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Featured Article: Pex and Visual Studio

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Featured Article: Pex and Visual Studio

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This week’s featured article comes from Mark Bloodworth, formally of BBC Worldwide and now working as an Architect Evangelist at Microsoft. Mark talks about PEX a framework for application testing.

Pex is a tool that allows you to explore code and understand its behaviour.  A good place to start is PexForFun – which runs Pex in the cloud.  It allows you to write code in a web browser in a variety of .NET languages and run Pex to compile, run and analyse your code.   There are instructive puzzles as well as coding duels (interactive puzzles) that allow you to test your coding skills.

The full version of Pex is an add-in for Visual Studio (2008 and 2010) (it can also be run from the command line) that allows you to do runtime analysis.  It can also generate automated tests.   The download information is here.  The download also includes Moles: a lightweight mocking framework for .NET that enables you to write test stubs and detours (including non-virtual/static methods in sealed types).   Once you have downloaded and installed Pex, there are tutorials and documentation here that will help you get started quickly.

To see how Pex can be used, consider the following sample code to calculate word frequency:

public Dictionary<string, int> WordCount(string text)

{

    string[] words = text.Split(' ');

    Dictionary<string, int> result = new Dictionary<string, int>();

    foreach (string word in words)

    {

        string strippedWord = StripPunctuation(word).ToLower();

        if (result.ContainsKey(strippedWord))

        {

            result[strippedWord]++;

        }

        else

        {

            result[strippedWord] = 1;

        }

    }

    return result;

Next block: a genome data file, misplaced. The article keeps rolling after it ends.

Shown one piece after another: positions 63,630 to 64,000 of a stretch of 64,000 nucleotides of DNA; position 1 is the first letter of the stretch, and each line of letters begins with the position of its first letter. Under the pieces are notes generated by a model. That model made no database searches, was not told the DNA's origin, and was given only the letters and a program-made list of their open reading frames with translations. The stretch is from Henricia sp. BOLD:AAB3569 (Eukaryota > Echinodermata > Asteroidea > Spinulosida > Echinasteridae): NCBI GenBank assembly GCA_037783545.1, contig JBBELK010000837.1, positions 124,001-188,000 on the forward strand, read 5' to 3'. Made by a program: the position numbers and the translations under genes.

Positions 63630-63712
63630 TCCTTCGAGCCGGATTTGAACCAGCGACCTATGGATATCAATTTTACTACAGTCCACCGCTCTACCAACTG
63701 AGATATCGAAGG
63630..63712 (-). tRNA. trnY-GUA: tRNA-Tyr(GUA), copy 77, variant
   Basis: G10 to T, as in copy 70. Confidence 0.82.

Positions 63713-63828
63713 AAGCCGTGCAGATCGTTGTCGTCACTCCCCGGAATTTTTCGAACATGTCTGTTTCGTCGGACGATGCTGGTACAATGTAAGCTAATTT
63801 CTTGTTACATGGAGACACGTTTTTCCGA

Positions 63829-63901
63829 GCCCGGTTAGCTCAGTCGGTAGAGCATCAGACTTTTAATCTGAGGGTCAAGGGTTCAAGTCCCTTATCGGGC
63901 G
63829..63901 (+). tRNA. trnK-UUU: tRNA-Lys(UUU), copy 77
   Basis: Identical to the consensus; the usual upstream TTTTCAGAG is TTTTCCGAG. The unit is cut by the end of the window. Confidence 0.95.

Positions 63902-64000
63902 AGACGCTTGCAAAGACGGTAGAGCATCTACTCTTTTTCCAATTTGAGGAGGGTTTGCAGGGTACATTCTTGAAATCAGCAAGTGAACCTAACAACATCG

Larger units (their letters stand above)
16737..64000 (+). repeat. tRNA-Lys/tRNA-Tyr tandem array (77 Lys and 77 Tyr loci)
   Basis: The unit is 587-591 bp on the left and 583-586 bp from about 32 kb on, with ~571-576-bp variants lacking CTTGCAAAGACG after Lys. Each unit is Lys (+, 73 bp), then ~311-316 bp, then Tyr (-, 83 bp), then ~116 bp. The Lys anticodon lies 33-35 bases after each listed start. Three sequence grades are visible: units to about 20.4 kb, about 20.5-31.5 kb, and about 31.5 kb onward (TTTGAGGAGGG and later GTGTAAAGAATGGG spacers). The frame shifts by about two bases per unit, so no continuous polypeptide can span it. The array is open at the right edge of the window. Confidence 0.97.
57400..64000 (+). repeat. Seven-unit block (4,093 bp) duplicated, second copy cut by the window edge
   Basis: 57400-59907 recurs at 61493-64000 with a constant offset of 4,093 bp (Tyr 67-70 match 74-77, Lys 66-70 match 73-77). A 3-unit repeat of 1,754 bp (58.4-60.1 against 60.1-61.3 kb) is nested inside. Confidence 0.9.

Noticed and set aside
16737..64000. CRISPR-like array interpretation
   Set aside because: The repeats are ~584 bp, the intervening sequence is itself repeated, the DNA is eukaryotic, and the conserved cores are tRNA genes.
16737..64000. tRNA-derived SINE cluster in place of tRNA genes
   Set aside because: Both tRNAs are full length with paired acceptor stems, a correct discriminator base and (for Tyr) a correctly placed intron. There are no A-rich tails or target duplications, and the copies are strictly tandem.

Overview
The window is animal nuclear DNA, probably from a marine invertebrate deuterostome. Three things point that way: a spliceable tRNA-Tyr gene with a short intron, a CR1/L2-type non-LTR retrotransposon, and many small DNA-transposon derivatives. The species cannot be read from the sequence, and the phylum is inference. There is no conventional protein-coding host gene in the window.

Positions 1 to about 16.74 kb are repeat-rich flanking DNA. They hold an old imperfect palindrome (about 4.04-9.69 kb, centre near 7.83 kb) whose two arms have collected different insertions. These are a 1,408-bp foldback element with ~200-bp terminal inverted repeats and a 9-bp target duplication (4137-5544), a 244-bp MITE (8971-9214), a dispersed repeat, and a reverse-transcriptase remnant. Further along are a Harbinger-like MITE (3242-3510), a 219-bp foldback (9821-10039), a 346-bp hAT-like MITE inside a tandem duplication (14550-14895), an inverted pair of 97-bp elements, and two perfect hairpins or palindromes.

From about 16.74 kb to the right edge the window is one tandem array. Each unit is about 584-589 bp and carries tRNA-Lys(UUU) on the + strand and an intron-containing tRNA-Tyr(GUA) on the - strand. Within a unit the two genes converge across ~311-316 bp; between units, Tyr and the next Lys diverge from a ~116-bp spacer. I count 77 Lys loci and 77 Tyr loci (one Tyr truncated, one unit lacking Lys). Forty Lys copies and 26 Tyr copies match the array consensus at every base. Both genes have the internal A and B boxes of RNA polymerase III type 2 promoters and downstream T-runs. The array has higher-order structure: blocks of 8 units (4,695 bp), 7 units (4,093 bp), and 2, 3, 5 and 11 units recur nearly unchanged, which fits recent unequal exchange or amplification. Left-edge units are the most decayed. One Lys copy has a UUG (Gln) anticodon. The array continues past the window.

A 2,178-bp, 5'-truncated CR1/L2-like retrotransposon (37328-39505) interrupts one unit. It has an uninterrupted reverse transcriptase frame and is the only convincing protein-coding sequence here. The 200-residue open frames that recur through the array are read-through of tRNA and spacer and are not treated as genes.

}

 

private string StripPunctuation(string word)

{

    string result = word;

    if (char.IsPunctuation(result[0]))

    {

        result = result.TrimStart(result[0]);

    }

    if (char.IsPunctuation(result[result.Length - 1]))

    {

        result = result.TrimEnd(result[result.Length - 1]);

    }

    return result;

}

 

Running Pex against this code reveals a series of errors.  The first is that the WordCount method should not accept a null argument – Pex can be used to generate a precondition  - which will throw a NullReferenceException in this case.  The second is that the StripPunctuation method throws an exception if the word passed to it is a zero length string.  The StripPunctuation method can also be tripped up if the string passed to it contains a single punctuation character.  Correcting all these errors gives us the following code:

 

public Dictionary<string, int> WordCount(string text)

{

    // <pex>

    if (text == (string)null)

        throw new ArgumentNullException("text");

    // </pex>

    string[] words = text.Split(' ');

    Dictionary<string, int> result = new Dictionary<string, int>();

    foreach (string word in words)

    {

        string strippedWord = StripPunctuation(word).ToLower();

        if (strippedWord.Length > 0)

        {

            if (result.ContainsKey(strippedWord))

            {

                result[strippedWord]++;

            }

            else

            {

                result[strippedWord] = 1;

            }

        }

    }

    return result;

}

 

private string StripPunctuation(string word)

{

    string result = word;

    if (result.Length > 0)

    {

        if (char.IsPunctuation(result[0]))

        {

            result = result.TrimStart(result[0]);

        }

        if (result.Length > 0)

        {

            if (char.IsPunctuation(result[result.Length - 1]))

            {

                result = result.TrimEnd(result[result.Length - 1]);

            }

        }

    }

    return result;

}

 

Of course I would write unit tests against this code, but it’s possible that I would miss one of these error cases.  Pex works by exploring the code – it doesn’t generate random test inputs, but analyses every branch of code – and using a feedback loop to learn how your program works.  Having seen Pex in action, it’s worth going back to the tutorials to look at how it can be combined with Moles and Code Contracts to enhance the testing you are already doing.  There is also a session from PDC 2010 that goes into these tools that you can watch here.

  • Impressive ! I'll try it tomorrow.

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